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No more retro look for Couples at Augusta National
Question of the Day
“I probably should have stopped,” Woodland said after playing the final 10 holes with pain shooting through his entire arm. “It was a long, long day.”
Woodland, who began Saturday four strokes off the lead at the Masters, withdrew after completing his third round Saturday. He played the last 11 holes at 11 over, making par on only three of them, and finished with a 13-over 85.
“I felt like I was right in the heart of the golf tournament. I thought I had a pretty good chance,” he said. “For this to happen, I’m pretty upset right now.”
Woodland felt some pain in the wrist earlier this year, when he was hitting a lot of balls in an effort to rework his swing. It wasn’t anything that lingered, however.
But the wrist was sore and stiff Saturday morning and, despite taking some anti-inflammatories, the pain got progressively worse as the day went on. When he made a swing on No. 8, pain shot up his arm and down through his hand. The athletic trainer who examined Woodland on No. 11 urged him to quit. So did his caddie.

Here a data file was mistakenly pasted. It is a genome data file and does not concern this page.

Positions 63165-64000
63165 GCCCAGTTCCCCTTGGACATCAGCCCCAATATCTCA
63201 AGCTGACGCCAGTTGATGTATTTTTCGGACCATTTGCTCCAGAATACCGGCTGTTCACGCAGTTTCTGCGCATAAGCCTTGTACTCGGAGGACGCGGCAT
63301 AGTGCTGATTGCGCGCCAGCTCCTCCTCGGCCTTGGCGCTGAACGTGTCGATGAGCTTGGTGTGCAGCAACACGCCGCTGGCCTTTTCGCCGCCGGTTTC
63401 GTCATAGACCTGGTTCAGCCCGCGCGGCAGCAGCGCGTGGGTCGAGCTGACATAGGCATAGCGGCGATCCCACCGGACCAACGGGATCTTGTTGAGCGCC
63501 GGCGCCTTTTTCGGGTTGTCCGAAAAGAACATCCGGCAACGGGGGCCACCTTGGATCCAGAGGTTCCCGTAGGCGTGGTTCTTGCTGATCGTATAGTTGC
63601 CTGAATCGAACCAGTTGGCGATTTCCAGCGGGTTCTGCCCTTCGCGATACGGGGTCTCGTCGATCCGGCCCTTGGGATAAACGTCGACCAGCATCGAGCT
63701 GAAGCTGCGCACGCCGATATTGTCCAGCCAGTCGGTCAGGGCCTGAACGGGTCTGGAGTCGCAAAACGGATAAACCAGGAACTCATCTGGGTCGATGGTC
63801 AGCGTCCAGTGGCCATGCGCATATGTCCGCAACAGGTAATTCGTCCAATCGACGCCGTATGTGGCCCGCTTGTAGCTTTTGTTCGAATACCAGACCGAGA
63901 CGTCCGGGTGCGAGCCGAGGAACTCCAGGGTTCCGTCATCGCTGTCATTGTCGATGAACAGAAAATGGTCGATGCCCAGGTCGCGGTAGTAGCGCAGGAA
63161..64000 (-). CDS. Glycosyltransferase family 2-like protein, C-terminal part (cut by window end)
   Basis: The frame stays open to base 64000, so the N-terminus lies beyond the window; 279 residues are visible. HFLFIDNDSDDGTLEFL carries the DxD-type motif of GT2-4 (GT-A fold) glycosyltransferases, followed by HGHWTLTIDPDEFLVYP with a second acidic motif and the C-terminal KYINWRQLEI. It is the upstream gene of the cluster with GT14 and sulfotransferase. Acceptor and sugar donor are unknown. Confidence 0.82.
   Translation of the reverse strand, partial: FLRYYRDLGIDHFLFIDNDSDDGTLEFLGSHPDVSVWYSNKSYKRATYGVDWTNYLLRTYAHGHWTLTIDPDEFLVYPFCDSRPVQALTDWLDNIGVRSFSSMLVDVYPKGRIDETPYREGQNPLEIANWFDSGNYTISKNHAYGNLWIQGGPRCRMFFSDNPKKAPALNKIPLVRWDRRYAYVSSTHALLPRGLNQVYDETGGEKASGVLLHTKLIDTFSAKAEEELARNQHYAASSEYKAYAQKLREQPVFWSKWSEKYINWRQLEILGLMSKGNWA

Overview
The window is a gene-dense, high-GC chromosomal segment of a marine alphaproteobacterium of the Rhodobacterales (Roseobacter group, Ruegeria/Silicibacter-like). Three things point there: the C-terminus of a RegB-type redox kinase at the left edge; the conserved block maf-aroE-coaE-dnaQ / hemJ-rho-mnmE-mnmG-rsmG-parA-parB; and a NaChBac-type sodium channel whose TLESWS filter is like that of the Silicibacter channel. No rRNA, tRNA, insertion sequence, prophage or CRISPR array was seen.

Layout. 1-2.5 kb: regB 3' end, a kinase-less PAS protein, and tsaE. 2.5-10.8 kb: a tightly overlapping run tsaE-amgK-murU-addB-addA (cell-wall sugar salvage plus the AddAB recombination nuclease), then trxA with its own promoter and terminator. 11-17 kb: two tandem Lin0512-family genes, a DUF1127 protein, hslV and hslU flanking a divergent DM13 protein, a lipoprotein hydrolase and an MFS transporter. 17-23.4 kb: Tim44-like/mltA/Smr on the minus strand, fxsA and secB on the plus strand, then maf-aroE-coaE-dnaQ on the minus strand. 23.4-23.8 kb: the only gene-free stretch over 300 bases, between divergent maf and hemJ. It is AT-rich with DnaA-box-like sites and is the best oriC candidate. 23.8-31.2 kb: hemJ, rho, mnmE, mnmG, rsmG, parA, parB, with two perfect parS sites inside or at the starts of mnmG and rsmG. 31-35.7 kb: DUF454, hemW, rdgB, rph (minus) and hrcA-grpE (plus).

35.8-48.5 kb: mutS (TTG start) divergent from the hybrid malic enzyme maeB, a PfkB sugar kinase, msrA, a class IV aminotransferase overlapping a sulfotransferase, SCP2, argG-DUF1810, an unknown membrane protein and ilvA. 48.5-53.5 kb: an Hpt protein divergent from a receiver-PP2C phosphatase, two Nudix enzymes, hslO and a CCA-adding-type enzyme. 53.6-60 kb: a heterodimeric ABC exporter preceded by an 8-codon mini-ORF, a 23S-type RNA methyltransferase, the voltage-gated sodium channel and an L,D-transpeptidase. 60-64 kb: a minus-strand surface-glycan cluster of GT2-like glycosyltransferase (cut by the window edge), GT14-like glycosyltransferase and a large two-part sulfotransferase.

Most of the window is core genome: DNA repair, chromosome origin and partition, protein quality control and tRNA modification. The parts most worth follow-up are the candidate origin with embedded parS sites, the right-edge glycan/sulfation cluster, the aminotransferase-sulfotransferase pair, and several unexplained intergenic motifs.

But Woodland pressed on. His left wrist was heavily taped, and he held a bag of ice on it between shots.
“The trainer didn’t think I could do anymore damage,” he said. “I worked too hard to get here. I wanted to at least finish today.”
MUST-SEE TV: The Masters is a smash hit.
ESPN’s telecast of the second round Friday drew an average of 4.1 million viewers, the third-largest audience ever to watch golf on cable, according to fast nationals from the Nielsen Co. It also was a 14 percent increase from last year’s average of 3.5 million.
The 4.9 million who tuned in for ESPN’s coverage of the first round in 2010, when Tiger Woods returned to competition following a shocking sex scandal, is still the record for the largest golf audience on cable. Woods‘ playoff victory over Rocco Mediate at the 2008 U.S. Open, which gave him his 14th major, is second at 4.8 million.
Friday’s telecast also had a 3.3 household rating, up 14 percent from last year. Ratings measure the percentage of homes with televisions tuned into a program.
Average viewership for the two days was 3.4 million, up from 3 million last year. The two-day average rating was a 2.8, a 12 percent increase from last year.
AP National Writer Eddie Pells contributed to this report.
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